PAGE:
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Proposed changes in copyright law could render online music streaming more expensive

Pulkit Chandna | Feb. 12, 2015
Music copyright law is a mess, but the changes the U.S. Copyright Office is proposing might not help.

So far so good, right? But this is where it starts to get ugly. The current licensing framework is hugely fragmented and outmoded, especially when it comes to licensing and rate-setting of musical work rights.

While musical works are licensed for mechanical use on a song-by-song basis under Section 115 of the Copyright Act, more than 90 percent of public performance rights in the U.S. are distributed en masse by the Publisher Rights Organizations (PROs) ASCAP and BMI. This means a licensee has the right to use any of the musical works in the PRO's collection).

Likewise, two completely different rate-setting standards are currently in use for the two licenses: For mechanical licenses there is the Section 801(b)(1) standard, and for public performance rights a "reasonable fee" standard that is included in the longstanding antitrust consent decrees ASCAP and BMI are bound by.

Perhaps the only thing common between them is the immense dissatisfaction they have caused across the ranks of songwriters and publishers, who want better rate-setting standards to ensure parity with more lucrative sound-recording license rates. To say the rates are unfair would be an understatement, what with a 9:1 rate disparity between sound recording mechanical licenses and musical work mechanical licenses. The good news for songwriters and publishers is that this favorite demand of theirs now has the Copyright Office's backing, much to the ire of online music services.

Online music services are happy with current musical work rates and rate-setting standards. The Office is not, it wants the "multifactor rate-setting standards" to be replaced by something simpler and more market oriented. It sees a likely replacement in the "willing buyer/willing seller" standard currently being used to set sound-recording rates (public performance rights) for non-interactive Internet streaming services like Pandora (Pandora is considered non interactive because you can't choose which songs to listen to, unlike paid accounts with Spotify, Google Play, and other interactive services). The online music services feel current sound-recording rates are hugely inflated and the willing buyer/willing seller standard is the reason why.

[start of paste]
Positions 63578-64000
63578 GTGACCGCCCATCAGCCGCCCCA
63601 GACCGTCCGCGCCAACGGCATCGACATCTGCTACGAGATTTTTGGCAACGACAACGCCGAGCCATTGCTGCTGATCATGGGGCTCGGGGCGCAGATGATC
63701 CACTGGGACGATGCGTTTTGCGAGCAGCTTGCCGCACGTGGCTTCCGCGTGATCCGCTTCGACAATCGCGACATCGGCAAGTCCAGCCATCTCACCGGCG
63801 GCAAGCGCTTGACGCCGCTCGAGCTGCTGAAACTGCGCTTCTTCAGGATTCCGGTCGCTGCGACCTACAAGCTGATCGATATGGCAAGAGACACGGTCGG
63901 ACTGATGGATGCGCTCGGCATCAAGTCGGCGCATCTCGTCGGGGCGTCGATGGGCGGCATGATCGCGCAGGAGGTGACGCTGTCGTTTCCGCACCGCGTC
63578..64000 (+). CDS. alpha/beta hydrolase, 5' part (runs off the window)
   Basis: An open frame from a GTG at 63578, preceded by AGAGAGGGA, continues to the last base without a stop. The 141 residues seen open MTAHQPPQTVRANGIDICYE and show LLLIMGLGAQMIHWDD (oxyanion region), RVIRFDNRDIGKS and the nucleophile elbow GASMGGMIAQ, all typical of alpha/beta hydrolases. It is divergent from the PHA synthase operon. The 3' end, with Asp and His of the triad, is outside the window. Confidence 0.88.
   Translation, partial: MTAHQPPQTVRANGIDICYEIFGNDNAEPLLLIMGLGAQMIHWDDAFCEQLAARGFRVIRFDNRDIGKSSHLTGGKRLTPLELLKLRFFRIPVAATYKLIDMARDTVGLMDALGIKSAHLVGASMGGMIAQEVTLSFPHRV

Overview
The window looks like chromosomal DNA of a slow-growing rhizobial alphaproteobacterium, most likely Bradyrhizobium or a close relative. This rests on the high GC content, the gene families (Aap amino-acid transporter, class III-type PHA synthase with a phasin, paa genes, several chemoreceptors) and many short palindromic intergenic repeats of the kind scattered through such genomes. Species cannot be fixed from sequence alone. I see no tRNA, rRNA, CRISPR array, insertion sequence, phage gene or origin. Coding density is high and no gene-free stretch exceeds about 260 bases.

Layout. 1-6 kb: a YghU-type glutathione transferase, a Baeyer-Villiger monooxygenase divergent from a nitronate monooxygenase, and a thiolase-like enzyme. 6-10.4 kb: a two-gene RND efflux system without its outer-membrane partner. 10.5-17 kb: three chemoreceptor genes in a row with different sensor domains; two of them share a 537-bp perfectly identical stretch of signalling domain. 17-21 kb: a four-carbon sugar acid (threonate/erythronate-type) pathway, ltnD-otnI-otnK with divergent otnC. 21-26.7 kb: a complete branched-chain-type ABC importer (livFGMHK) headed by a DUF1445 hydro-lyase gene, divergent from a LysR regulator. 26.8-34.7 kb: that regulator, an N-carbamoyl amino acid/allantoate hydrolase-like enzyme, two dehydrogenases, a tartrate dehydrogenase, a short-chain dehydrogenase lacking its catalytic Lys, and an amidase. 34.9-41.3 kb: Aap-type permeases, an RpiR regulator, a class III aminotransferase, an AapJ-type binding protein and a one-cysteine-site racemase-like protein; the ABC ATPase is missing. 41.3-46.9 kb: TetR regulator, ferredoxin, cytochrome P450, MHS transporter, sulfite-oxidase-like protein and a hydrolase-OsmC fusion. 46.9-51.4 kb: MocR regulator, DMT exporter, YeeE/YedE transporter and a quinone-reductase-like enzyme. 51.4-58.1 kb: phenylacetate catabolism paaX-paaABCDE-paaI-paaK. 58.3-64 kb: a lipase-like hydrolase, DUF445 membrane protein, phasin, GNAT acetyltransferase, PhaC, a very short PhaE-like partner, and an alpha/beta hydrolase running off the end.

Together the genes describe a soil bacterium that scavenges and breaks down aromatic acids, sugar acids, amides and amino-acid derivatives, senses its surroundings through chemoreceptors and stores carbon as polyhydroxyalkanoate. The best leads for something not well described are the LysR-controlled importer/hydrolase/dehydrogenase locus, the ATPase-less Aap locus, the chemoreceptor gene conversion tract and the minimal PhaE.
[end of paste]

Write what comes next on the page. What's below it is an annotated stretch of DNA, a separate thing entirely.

In what ought to please even online music services, the Office has recommended the creation of music rights organizations ("MROs") and the general music-rights organization ("GMRO") to administer both mechanical and public performance rights in a blanket fashion, and distribute royalties among copyright owners in a fair, transparent manner. But then again the proposed framework gives copyright owners the right to selectively withdraw their works from collective licensing, which is something DiMA vehemently opposed in its replies to the Office's Notice of Inquiries.

Some of the other key proposals include the federalization of pre-1972 sound recordings--these currently don't require a license under the federal Copyright Act--and making terrestrial analog radio stations liable for sound-recording royalties.


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